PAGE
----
I just found this thread and while I haven’t played with your tool it looks fantastic! Before I print your target, shoot an aperture series and analyze the images, I have a few questions if you don’t mind.
- You mention the intriguing possibility of using your tool and an imageJ deconvolution kernel to help with upsampling artifacts. What workflow do you recommend for this? Would you “capture sharpen” then increase the size, and then resharpen? Or only sharpen the final image? How would you build the deconvolution kernels? Only one for the increased size or two separate ones (before and after resizing..?)
Those are indeed the two routes one could take. If we can exactly nail the Capture sharpening, then I would prefer to do that as step one, because it would give a better idea about how far we can go with subsequent Creative sharpening without introducing e.g. clipping. On the other hand, if we e.g. have a high ISO image and we do not want to noise reduce all the life out of it, we could consider postponing the Capture sharpening, and wrap it together into one operation if we already know we are going to enlarge the image. One other consideration is, which upsampling artifacts we may encounter and if correcting them is better done on a sharpened or unsharpened basis.
In general, because I'm a low ISO shooter myself (if possible), I would probably go for separate deconvolution sharpening for Capture, and again when preparing for upsampling+output. I will start another thread about the upsampling workflow where my tool can help to analyse issues and solve some of the softness (it won't create new detail, but it will restore losses).
- I just downloaded the trial version of DxO pro and I am pretty impressed with their lens modules, and how DxO lifts the “veil” of some of my images and restores microcontrast. I wonder if they apply similar methods to build their camera/lens modules?
They essentially do the same, but with many more things being considered. They also differentiate across the image, and thus treat e.g. corners with their specific deblurring. That's why it can take a while before a camera/lens combination is added to the converter solutions that are automatically invoked based on EXIF information. They also calibrate for distance, because lenses do not necessarily perform equally well at all distances.
Viewed in that light, it is amazing how much a single sharpening radius can already restore. For lenses with very poor corner performance one can attempt to do 2 separate deconvolutions, one based on the center of the image and one based on the corners, and then use a radial blend to combine the results in Photoshop. A Raw converter like Capture one already allows to compensate for sharpness fall-off.
- Maybe you should consider setting up a database, so that people who go through the trouble of shooting an aperture series with their favorite camera/lens can deposit the data (and/or the original slanted edge images).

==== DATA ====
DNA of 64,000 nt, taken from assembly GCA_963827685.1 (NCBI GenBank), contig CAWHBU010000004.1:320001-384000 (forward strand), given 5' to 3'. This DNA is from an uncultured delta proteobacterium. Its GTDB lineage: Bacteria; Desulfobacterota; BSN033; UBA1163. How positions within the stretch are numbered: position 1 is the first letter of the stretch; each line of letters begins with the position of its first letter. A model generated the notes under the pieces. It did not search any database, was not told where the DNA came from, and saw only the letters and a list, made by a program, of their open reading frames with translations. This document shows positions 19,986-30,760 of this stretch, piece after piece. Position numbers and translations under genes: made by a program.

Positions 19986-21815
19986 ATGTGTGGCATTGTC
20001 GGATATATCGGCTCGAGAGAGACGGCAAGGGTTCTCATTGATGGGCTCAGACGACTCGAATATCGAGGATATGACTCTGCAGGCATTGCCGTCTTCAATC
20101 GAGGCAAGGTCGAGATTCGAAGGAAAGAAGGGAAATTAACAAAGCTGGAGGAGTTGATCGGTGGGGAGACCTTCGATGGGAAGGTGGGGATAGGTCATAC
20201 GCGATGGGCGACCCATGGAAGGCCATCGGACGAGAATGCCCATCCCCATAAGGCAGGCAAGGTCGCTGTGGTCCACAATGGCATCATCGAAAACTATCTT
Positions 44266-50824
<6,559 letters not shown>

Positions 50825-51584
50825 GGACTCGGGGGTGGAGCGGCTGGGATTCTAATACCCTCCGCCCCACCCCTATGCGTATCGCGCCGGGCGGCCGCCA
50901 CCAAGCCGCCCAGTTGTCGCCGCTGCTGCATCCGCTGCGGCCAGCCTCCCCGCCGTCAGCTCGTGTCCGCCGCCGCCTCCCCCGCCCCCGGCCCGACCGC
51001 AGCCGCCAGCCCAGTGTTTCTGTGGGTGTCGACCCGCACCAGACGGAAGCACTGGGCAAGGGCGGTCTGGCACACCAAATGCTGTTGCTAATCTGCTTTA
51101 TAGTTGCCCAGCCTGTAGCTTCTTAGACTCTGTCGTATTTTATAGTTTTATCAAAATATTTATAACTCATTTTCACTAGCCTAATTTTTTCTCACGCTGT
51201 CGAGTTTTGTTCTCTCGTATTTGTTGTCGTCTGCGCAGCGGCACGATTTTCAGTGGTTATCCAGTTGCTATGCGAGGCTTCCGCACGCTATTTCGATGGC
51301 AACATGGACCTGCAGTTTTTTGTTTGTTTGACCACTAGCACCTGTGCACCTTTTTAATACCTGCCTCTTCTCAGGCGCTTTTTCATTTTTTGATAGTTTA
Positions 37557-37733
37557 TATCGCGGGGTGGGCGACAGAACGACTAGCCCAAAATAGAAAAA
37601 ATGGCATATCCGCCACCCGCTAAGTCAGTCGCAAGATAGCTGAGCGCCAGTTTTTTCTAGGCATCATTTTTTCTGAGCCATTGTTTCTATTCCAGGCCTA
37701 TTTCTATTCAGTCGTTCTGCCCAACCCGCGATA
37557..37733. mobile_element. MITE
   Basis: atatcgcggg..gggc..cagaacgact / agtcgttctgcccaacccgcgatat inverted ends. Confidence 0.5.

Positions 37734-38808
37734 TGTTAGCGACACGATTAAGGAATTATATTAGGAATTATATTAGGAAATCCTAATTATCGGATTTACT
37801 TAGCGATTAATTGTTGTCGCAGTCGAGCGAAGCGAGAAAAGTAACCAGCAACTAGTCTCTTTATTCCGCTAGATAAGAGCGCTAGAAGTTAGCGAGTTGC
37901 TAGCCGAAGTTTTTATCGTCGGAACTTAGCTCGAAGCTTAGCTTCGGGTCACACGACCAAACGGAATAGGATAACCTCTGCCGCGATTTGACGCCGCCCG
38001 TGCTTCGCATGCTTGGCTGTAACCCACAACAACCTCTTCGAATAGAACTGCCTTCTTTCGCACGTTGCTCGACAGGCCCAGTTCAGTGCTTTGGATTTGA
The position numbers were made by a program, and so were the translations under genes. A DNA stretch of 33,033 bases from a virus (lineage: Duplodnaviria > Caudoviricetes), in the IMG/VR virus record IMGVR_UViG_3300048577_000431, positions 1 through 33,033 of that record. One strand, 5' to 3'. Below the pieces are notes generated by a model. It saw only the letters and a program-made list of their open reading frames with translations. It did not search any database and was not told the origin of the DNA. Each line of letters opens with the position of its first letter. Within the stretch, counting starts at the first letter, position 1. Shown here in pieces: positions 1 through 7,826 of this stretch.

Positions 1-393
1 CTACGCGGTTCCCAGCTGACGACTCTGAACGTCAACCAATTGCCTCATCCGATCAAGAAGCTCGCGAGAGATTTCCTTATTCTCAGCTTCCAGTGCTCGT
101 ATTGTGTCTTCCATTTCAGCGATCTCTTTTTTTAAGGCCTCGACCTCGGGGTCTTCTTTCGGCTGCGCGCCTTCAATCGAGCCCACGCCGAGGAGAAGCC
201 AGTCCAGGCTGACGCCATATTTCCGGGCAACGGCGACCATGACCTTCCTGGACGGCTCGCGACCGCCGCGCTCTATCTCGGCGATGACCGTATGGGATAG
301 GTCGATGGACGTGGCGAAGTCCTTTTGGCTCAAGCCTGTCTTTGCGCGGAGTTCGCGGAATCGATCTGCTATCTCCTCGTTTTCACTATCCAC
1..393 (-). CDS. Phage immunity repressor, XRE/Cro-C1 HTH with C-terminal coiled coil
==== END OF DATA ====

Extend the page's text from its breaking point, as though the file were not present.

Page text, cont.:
If people want to share their findings, and make a serious effort to follow the guidelines of no-sharpening, a linear tonecurve, and a decent Low ISO exposure conversion (medium grey is medium gray) and contrast is normal (therefore black and white are not clipped), then it can also be useful for others when that info is shared.
I wouldn't mind making an overview when the data is sent to me (link is at the bottom of the tool's webpage).
- I assume the distance at which you shoot the target doesn’t influence the PSF of the camera lens combination (and 25-50x the focal length would be fine and then can be used for all images)
That's correct. the target is 'scale invariant'. In fact that is a major benefit that prevents the need for magnification calibration. The only thing not covered is when lenses perform significantly better/worse at certain distances other than these medium distance settings. Things can be done though for extreme situations like macro, or scanners, or long telelenses. For scanners I use a slide mount with a razor-blade mounted at a slant, and for long distances one can use a larger version of the target (enlarged and deconvolution sharpened,
- Lastly, what happens with out of-focus blur/bokeh if you apply your tool
It stays OOF, but becomes a bit less blurred. If the target itself is not optimally focused, then removal of that level of defocus will be attempted. All my tool does, is determine the major blur component, and fit a model to allow removal of that particular blur. Similar but different blur levels will be sub-optimally restored, and there will remain a certain amount of blur if the radius for that blur was larger. If there are fore/background zones with better focus (a smaller radius) then they will be restored with too large a radius and it is likely that sharpening halos will be the result. Therefore it is important to try and focus as good as possible, to find the smallest possible blur radius one could encounter in an image.
Sorry, about these probably naïve questions but I am a newbie when it comes to sharpening.
No, there is no need to be so modest, your questions were excellent and may help others who were wondering but didn't ask.
I just got a D800E, and while I don’t expect that it needs a lot of sharpening in general, the upsizing and diffraction recovery possibilities look vey attractive. Maybe I also convert to the D800 once I will discover that its deconvolved images look as good as the D800E files
Well, the focus is only perfect in a very narrow zone around the focus plane, and there will always be some level of residual lens aberratons and/or diffraction, even on cameras without an AA-filter. And then there is a Demosaicing step which has to make trade-offs between artifacts and sharpness. And then there is resampling, up or down, which will add its own blur. There will always be something to improve, and now we can know how to do that.